Having a satisfying inner experience may take time if you are new to meditation. If you feel impatient with your progress, remember that just correct breathing alone has enormous health benefits. Journalist James Nestor says in his new book, Breath: The New Science of a Lost Art, “Breathing properly can allow us to live longer and healthier lives. Breathing poorly, by contrast, can exacerbate and sometimes cause a laundry list of chronic diseases: asthma, anxiety, attention deficit hyperactivity disorder, hypertension, and more.”
3. Get comfortable
Assuming you are in a quiet place, the first step in setting yourself up for a quality practice is to get comfortable. If you aren’t, it’s tough to concentrate, any aches and pains in the body can be real distractions. Yoga, developed over 4,000 years ago, was created to prepare the body for meditation. Getting into a position where you can forget about your body is essential. I’ve been doing Hatha yoga regularly for the past few years, and it has improved my ability to sit with ease considerably.
You want to be comfortable, but not so much that you fall asleep. If you do, just accept it — sleep. If you discover you have a bad case of head bobbing, you’re tired! Your body is telling you something. The best time to practice is when you are fully alert, whatever time of day that is for you.
I like to sit erect, spine straight. I close my eyes and bring my attention inside and on my breath. I am typically aware of my body as I begin my practice and that gradually fades. I feel my lungs filling with air, rising, and then falling.
My breath slows down, and my attention continues to be within, just observing and feeling the subtle energy that is there. Thoughts come and go. And if I wander off, I bring my awareness back to my breath. Before I know it, 15 or 20 minutes have passed. So, take care of your body, and get comfortable when you practice.
4. Manage resistance
If you wake up late one morning without enough time to do your 20-minute practice and only have five minutes, use that and/or do more later. The important thing is to keep at it and don’t let resistance build up.
There may be times when the thought of sitting down to meditate is unbearable. On the odd occasion when that happens to me, I try to let go of any negative self-judgment. I say a prayer of gratitude or set an intention for the day: I’m going to have a day filled with success, abundance, and kindness, or I fully accept and trust the universe in all that happens today.
Another challenge is an overactive mind, so much so it’s impossible to focus. Battling it is pointless. There is no value in trying to prove to yourself you can conquer the mind and bring it to stillness. Just accept what is happening. You’ve tried. It’s an opportunity to surrender and realize that you don’t have control over it and a poignant reminder that we aren’t in control of anything.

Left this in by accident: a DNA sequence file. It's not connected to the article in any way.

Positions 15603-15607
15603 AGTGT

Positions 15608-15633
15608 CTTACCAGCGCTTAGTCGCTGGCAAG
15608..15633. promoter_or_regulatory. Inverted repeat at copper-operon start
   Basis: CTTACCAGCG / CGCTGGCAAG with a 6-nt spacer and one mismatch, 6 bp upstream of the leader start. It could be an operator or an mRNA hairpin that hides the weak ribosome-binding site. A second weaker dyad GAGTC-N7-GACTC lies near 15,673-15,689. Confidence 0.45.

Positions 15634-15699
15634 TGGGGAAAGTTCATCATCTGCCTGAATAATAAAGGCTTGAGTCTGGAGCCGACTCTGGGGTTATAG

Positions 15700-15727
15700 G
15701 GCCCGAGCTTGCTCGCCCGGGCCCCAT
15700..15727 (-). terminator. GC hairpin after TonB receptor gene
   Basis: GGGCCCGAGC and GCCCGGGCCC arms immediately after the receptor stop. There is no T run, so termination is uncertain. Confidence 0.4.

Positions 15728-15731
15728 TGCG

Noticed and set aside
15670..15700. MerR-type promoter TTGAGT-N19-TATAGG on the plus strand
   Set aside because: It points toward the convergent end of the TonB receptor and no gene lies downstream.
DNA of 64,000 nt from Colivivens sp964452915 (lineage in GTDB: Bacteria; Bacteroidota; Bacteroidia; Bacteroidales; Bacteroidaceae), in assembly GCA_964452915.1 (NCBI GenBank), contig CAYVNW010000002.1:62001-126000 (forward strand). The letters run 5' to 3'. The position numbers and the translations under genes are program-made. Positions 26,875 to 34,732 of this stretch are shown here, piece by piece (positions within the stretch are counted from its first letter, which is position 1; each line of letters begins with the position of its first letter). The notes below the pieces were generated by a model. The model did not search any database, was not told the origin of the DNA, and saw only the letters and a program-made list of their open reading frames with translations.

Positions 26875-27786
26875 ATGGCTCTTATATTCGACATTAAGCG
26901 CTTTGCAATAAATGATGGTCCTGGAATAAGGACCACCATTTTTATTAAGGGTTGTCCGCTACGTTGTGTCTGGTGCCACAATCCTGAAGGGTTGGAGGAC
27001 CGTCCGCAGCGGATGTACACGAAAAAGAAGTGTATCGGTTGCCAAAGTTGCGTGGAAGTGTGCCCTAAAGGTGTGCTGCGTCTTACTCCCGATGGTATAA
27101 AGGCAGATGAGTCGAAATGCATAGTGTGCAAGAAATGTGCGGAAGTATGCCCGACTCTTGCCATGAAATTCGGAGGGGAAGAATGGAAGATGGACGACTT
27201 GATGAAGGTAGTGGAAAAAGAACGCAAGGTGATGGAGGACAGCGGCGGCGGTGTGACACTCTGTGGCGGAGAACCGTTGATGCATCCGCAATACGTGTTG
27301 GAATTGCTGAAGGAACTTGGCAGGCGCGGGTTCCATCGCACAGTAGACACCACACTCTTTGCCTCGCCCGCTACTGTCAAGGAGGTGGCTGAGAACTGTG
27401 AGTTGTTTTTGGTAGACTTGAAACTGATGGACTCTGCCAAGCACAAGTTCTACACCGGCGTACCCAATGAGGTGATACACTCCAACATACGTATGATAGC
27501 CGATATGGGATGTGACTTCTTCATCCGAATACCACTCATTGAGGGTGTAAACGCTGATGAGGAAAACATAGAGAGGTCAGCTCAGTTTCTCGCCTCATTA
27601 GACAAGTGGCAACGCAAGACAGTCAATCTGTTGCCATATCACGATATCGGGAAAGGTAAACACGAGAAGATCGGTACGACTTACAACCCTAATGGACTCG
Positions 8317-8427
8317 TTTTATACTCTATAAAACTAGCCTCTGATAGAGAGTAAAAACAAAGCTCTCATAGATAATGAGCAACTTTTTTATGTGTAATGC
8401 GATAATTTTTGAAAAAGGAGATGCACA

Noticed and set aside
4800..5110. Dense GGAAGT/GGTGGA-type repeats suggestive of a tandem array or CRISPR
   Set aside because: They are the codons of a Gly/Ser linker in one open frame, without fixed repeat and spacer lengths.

Regardless of what happens, I do my best to be aware of my breath throughout the day, taking advantage of sitting in a meeting, waiting in line, or walking.
If you find the resistance keeps coming back, tell yourself: I can find 10 minutes every day for me to be with myself, in silence, in meditation. Tony Robbins famously said, “If you don’t have 10 f–ing minutes for your life, you don’t have a life.”
5. Have an open heart
Having an inner experience of joy and fulfillment is a gift. When I open my eyes after practicing, I feel like I’m looking out from a sacred sanctuary where there is no conflict, no chaos, no hate, or selfishness. Here, I don’t have to be someone; I don’t have to perform; I don’t have to compete or struggle. I’m safe and accepted for who I am, with all my flaws, weaknesses, and gifts. No one is judging me here, and this is where I learn not to judge others.
This sanctuary is incredible. I can’t create it, I can’t summon it, I can’t govern it, nor do I own it. It appears when it so desires, blessing me with its wisdom.
I’m the receiver. It asks for very little from me. It merely says, just look within, approach me with an open heart and mind, make a small effort to let go and trust.
Psychologist Carol Dweck describes an open mind as a growth mindset in her book, Mindset: The New Psychology of Success. Interestingly, the characteristics of a grown mindset support a meditation practice:
- Embraces challenges
- Persists in the face of setbacks
- Sees effort as a path to mastery
- Learns from criticism
- Finds lessons and inspiration in the success of others
I approach my practice like I’m going on an adventure. I have no idea what will happen. I just need to show up and be ready to receive whatever comes.
Enjoy your journey, my friend.
First published on Medium